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    Don't Shovel (Poster) : The Use of Farming and Culinary Tools as Resistance in Julie Otsuka's "The Emperor Was Divine"
    (2015-03-26) Izumi, Katsuya; East Academic Center
    Julie Otsuka’s When the Emperor Was Divine (2002) discusses the traumatic experiences of a Japanese American family who, along with more than 110,000 Japanese and Japanese Americans, was sent to internment camps during the aftermath of the Pearl Harbor attack. With its unusual use of farming and culinary tools, this novel can be read as a resistance statement both in its historical context and in Asian American literary traditions. Dr. Katsuya Izumi’s research focuses on food and identity in Asian American literature. He has taught American literature, English writing, and Japanese.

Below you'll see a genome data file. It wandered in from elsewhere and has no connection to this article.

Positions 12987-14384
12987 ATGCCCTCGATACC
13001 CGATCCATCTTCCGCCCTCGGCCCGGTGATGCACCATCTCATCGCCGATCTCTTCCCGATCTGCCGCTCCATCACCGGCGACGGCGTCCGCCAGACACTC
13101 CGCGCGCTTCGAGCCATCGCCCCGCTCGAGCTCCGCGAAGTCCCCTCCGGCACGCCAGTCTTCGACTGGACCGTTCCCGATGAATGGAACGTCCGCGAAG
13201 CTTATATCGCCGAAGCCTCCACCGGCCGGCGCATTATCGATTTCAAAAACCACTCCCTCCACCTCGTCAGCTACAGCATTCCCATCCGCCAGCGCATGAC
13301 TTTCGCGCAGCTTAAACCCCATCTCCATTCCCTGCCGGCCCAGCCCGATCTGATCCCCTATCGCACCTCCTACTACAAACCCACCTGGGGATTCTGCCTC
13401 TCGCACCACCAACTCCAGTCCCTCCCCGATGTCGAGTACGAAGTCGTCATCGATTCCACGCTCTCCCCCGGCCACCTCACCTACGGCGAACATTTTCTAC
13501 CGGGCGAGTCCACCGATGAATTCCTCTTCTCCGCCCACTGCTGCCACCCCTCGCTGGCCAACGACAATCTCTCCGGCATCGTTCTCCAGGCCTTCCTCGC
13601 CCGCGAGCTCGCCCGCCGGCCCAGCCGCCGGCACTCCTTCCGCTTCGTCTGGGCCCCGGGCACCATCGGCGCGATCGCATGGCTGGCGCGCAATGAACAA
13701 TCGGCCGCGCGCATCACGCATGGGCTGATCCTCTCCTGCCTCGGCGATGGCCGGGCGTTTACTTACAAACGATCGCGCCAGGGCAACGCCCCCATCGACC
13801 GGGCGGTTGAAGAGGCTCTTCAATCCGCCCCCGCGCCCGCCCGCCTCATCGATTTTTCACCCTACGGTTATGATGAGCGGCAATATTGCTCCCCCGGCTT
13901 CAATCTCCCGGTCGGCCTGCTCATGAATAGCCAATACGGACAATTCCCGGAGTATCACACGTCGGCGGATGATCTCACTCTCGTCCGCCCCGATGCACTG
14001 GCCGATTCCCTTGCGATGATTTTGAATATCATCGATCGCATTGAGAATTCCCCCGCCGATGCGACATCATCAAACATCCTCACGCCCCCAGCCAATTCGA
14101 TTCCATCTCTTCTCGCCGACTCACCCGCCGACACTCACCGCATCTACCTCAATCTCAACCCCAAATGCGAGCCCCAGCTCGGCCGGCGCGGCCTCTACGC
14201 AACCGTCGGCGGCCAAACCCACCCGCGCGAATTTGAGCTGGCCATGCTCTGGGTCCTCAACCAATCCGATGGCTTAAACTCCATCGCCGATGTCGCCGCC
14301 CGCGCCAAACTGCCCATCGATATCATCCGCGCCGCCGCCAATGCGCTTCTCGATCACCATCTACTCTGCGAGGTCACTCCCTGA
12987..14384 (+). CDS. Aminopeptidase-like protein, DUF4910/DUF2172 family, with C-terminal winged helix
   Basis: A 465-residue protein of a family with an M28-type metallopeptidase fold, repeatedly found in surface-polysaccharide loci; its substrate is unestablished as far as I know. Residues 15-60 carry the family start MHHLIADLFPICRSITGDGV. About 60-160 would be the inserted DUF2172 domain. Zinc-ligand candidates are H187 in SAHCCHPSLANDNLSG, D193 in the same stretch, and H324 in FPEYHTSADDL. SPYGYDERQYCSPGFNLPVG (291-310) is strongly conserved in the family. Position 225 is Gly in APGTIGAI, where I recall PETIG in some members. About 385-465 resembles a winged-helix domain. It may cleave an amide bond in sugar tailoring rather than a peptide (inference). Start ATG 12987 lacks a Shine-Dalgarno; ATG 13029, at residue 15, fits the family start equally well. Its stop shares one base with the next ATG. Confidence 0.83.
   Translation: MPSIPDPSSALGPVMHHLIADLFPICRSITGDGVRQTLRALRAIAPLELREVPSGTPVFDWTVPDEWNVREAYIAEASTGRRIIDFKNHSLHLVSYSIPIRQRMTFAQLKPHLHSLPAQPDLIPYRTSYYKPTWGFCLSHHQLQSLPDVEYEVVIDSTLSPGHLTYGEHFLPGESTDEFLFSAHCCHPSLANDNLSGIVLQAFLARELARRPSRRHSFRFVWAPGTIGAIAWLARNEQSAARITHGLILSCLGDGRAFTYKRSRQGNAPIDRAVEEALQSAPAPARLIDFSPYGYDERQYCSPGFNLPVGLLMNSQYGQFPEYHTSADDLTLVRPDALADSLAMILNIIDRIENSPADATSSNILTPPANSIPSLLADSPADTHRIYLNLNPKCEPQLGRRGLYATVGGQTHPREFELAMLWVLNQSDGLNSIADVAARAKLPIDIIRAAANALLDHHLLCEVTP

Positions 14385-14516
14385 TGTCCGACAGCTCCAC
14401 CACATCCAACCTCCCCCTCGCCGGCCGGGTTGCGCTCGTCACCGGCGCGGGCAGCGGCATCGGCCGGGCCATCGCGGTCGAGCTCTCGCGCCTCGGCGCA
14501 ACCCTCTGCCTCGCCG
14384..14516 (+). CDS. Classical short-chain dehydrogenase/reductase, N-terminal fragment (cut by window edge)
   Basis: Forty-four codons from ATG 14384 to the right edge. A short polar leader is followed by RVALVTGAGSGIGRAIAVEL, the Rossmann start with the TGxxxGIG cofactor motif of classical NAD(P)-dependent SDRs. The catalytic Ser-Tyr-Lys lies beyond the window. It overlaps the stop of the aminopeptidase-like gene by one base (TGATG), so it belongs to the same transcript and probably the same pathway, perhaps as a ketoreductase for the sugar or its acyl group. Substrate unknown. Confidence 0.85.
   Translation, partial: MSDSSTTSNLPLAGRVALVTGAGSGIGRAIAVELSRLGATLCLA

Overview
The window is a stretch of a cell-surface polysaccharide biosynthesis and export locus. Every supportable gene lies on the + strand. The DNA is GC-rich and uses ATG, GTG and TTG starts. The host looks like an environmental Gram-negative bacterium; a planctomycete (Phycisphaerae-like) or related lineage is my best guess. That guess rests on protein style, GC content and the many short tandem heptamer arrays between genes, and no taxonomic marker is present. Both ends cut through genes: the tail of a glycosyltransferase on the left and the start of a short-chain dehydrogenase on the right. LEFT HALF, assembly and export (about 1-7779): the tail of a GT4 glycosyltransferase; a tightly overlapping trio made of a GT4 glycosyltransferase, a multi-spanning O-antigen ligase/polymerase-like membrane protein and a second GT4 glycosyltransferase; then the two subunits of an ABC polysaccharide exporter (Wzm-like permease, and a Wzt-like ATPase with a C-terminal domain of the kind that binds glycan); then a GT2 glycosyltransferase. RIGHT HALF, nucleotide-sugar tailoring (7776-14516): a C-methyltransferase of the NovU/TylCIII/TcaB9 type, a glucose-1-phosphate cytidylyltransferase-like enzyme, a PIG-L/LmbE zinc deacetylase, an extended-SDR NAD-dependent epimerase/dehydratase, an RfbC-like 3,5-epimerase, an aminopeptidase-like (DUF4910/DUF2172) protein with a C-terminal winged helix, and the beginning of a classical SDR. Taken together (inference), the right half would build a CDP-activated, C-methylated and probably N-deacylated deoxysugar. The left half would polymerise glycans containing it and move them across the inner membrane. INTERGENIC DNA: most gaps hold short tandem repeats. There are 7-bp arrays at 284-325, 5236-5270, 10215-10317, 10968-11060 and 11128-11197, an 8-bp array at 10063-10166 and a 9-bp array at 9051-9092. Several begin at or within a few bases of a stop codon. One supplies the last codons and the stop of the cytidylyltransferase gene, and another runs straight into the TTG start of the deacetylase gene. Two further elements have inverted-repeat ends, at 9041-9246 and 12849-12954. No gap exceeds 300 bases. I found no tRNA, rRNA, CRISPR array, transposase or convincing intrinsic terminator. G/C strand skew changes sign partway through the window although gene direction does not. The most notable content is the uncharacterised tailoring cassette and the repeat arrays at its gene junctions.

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    Graphic Novels and the Art of Storytelling Post 9/11 (Poster)
    (2015-04-02) Takakjian, Cara; East Academic Center
    CARA TAKAKJIAN - Assistant Professor - Languages, Cultures and Linguistics, Bucknell University. In a discussion of contemporary Italian graphic novels, we will see how the comic medium—with its hybrid language and focus on reader participation—is uniquely adept at storytelling in the post 9/11 era. An analysis of the works of the comics artist, Gipi, reveals the comic form’s potential for melding the personal and the universal, and for engaging with contemporary problems of visuality in terms of looking, seeing, and understanding. Ultimately, Gipi’s comics comment on the ethical implications of our participation, or lack thereof, in the events that surround us, as he implicates himself and his readers in our current historical moment.